4. Do step 3 until you dont get a 0, then output the value.
Assuming intervals are sorted.
lets say the element in question to be k.
now divide the n intervals in half, Consider n/2 interval to be [a,b]
Now k belongs in the interval [a,b] if (ax)(bx) <= 0
if(x > b)
then do binary search in the right side of the intervals of [a,b]
if(x < a)
then do binary search in the left side of the intervals of [a,b]
Complexity would be here O(logn) as is the case with binary search.
>>make any assumptions you wanted..
Khoa what if I assumed that numbers are already sorted, then i just need one pass thrugh 1 billion numbers to confirm that they are already sorted.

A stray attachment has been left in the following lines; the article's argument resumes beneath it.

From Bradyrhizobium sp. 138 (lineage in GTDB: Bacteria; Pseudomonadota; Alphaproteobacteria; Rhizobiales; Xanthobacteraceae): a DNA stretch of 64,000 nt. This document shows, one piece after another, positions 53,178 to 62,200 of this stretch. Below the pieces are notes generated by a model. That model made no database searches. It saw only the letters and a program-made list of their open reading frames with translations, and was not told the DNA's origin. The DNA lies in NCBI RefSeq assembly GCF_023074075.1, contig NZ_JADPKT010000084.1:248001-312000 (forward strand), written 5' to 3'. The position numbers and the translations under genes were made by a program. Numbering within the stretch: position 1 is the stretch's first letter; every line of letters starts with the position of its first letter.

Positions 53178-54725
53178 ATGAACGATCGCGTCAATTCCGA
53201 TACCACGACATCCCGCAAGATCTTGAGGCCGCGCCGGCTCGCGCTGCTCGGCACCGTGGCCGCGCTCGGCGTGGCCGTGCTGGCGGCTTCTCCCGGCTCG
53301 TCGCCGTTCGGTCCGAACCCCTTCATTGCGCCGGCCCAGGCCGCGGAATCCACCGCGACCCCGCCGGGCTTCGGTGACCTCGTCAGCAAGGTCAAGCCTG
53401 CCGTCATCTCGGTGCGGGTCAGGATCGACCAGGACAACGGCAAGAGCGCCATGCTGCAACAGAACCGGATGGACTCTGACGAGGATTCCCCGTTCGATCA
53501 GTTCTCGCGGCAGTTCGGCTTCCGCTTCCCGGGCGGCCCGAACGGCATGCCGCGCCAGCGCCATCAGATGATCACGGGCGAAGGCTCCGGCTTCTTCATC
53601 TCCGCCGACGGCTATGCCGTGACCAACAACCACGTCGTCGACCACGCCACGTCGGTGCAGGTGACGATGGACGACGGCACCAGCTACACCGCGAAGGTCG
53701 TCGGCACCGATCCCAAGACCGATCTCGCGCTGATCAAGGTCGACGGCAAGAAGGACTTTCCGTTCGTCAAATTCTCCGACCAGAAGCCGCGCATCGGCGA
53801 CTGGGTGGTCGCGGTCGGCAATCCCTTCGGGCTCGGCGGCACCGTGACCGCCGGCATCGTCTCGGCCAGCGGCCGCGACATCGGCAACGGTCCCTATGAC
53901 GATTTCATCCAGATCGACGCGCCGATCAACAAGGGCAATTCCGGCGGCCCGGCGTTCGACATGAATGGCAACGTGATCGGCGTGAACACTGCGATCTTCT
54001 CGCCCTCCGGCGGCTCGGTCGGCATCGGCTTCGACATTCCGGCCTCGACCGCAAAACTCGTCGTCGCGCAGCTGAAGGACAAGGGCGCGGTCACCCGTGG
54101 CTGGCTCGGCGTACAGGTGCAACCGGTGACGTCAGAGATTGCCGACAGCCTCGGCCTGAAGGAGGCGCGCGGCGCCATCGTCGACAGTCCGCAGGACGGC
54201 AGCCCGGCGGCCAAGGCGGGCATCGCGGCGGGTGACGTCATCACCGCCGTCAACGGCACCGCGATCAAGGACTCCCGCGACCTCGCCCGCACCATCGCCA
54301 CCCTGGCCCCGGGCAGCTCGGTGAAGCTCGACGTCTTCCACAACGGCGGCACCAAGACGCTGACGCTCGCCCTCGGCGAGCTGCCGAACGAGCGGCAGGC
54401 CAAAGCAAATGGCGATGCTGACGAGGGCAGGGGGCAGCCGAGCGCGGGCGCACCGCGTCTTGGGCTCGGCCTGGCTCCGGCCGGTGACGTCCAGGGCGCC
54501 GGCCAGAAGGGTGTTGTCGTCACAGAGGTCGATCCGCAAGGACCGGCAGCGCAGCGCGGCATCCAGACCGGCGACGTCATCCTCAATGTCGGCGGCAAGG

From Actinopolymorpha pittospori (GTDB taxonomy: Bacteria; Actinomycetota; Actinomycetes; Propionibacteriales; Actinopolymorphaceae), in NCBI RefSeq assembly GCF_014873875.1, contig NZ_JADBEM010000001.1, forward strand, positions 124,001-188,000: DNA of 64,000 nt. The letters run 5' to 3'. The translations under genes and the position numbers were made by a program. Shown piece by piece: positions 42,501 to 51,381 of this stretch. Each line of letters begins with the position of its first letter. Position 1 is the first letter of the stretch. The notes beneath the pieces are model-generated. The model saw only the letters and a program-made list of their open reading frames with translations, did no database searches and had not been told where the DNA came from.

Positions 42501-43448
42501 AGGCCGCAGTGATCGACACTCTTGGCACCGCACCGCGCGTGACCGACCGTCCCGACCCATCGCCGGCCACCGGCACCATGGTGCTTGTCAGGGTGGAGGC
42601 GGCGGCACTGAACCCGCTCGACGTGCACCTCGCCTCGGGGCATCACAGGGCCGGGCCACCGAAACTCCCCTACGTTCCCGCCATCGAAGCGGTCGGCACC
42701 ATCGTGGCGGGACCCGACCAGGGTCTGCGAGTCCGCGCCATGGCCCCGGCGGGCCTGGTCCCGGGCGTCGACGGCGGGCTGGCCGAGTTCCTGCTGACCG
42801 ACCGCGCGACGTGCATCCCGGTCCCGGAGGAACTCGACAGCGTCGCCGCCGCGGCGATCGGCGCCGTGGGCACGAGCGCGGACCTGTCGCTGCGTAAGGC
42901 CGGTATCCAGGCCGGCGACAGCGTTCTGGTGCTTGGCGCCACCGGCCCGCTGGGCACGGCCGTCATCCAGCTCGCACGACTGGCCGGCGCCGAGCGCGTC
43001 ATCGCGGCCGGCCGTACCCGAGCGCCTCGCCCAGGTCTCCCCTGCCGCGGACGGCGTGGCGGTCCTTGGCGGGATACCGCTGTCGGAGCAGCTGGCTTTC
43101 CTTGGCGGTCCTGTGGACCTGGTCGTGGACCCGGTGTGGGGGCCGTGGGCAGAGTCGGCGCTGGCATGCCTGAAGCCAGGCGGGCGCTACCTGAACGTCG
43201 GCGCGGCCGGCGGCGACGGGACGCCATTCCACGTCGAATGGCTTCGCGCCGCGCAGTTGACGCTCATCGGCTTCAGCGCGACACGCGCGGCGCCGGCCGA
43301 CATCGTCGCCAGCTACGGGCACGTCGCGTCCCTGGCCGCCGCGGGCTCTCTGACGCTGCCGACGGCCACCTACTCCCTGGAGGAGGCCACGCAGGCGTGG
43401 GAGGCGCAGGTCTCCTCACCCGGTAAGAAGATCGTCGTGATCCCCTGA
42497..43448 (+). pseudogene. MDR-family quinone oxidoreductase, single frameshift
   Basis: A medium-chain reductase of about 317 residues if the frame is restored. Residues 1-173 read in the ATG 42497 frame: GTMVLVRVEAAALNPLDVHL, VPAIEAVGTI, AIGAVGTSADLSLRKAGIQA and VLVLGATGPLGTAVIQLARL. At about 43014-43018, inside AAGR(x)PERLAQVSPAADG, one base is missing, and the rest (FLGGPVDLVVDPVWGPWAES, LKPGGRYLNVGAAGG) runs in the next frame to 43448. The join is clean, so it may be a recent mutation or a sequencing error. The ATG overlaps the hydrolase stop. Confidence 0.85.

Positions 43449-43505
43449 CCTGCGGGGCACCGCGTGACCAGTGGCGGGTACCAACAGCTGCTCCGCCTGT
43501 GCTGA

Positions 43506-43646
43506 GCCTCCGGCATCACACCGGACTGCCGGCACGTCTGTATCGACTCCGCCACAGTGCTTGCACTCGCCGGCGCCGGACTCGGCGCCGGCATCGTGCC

Anyways the above assumptions may not impress anybody so I believe if all the 1 billion numbers could fit in memory then i would go for any inplace O(nlogn) algorithm .. personal choice would be quick sort(randomized version) or even heap sort is also not a bad idea.
is this problem vague just to test the candidate as where he goes with assumptions ?
statistical info abt the data could really help in choosing abt the algorithm.
I feel a hashtable and a min heap will do a better job.
As the words are coming maintain the hash, and a min heap of size k.
Suppose a new word comes, then add it to hash and if already present increase its count value to say x.
Now suppose the top element in heap is having a count y.
If x > y
then replace y with x and rebuild the heap.
else do nothing
here time complexity after reading n words = O(nlogk)
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>> 3) Multiply all, then divide by each number.
 algooz June 17, 2008what if one number is zero?